Today, more than ever in history, we can meet the world at our doorstep–
or rather, at our computer screen, where we can connect with someone across the sea with the push of a “send” button.
If this is true for us, it’s also true for our kids.
My oldest son found me crying a few weeks ago, and I couldn’t hide anywhere.
Have we already forgotten our friends, people who are fleeing, dying in the in-between, before they see the kind of freedom they are seeking?
There’s some line we are asked to walk. There is a path laid before us, a path for our little one’s to tread, too.
I am choosing to let my boys see suffering with me, in a way that’s appropriate but real for two toddlers.
“People are just really hurting, Baby,” I tell Eliot.
“Some people lose the ones they love.”
I want him to form a bigger heart that knows how real the world is and how real the people are who fill it.
I want him to understand that sad things happen, so his heart can learn to understand the hope of Jesus, and the closeness of His spirit.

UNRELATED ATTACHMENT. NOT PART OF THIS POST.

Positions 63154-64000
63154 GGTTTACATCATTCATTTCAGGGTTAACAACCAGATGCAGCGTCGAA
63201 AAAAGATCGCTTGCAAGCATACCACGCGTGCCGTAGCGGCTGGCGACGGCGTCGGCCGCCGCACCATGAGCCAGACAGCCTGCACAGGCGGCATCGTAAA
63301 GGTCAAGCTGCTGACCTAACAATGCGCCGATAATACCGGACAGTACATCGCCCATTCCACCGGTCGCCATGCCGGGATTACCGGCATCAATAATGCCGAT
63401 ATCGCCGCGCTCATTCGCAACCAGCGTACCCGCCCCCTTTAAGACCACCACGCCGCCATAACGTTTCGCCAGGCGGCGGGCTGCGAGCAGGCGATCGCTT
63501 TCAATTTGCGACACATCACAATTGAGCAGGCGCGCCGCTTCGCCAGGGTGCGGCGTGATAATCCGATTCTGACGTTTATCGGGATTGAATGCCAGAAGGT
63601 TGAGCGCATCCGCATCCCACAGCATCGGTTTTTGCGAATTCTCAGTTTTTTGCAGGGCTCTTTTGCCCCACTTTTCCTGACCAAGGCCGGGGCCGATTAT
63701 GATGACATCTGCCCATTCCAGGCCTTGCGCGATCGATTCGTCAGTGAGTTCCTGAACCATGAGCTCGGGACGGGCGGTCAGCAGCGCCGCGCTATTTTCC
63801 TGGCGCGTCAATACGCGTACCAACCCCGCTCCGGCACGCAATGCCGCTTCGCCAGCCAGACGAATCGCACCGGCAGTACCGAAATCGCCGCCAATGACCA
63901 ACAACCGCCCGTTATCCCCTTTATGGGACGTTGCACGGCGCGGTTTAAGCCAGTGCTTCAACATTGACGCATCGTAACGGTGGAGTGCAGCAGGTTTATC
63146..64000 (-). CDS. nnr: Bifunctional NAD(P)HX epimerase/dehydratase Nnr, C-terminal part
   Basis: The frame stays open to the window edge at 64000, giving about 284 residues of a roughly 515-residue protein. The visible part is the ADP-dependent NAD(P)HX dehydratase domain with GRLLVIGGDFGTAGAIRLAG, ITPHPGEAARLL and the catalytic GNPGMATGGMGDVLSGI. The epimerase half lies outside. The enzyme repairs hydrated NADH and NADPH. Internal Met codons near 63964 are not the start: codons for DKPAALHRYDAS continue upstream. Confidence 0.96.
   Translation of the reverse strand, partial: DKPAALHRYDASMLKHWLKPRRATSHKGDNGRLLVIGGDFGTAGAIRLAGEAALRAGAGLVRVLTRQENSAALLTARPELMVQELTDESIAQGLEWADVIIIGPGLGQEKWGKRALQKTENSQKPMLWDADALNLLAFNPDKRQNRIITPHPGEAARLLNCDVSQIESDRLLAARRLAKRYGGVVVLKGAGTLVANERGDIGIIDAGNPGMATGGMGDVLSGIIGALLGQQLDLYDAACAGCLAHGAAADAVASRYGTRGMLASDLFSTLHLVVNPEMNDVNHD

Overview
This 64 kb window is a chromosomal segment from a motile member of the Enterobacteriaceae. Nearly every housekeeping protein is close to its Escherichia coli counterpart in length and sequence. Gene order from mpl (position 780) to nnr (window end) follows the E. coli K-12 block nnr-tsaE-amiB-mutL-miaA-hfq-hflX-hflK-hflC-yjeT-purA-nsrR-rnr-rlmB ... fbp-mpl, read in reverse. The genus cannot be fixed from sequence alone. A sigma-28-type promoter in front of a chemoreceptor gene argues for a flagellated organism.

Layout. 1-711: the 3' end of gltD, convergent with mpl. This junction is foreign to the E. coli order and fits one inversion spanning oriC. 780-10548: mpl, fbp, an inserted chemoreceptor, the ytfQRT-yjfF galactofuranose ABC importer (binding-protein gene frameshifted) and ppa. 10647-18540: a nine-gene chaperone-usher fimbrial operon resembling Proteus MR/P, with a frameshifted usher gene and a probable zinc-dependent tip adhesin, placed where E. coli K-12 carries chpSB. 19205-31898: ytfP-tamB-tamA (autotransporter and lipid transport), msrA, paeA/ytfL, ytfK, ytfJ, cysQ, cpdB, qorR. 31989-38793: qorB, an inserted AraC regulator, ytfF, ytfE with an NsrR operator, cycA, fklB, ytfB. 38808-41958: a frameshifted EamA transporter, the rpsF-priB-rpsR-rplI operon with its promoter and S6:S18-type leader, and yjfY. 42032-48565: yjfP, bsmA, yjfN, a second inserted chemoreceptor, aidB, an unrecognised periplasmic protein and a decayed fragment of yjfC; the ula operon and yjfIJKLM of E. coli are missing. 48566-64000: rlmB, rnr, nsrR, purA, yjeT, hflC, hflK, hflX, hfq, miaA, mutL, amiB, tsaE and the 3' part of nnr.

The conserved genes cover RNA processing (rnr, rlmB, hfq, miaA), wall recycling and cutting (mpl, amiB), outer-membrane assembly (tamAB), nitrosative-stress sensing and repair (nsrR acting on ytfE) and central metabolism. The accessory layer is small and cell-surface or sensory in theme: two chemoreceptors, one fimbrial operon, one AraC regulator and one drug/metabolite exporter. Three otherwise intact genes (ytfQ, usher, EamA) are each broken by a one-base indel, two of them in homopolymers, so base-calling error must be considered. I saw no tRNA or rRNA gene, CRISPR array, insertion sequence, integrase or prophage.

Maybe if we create a culture of world-seeking within our homes, they’ll know how to love when they venture out of our arms and into the streets outside.
Maybe we can do some things while they are young to create a world culture, even in a two bedroom apartment, even in a playroom, even on a front stoop:
1. Hang up maps to encourage curiosity and imagination. It doesn’t take much for a little one to find their curious side, and once it’s opened up, the possibilities are endless. Point to a country and tell them about it. Let them ask you questions, unafraid. Play with maps, listen to music from all over the world, embrace cultures and call them all good, people worth loving and embracing. And when you don’t have the answer (and believe me, you won’t), find it together. Learn with them.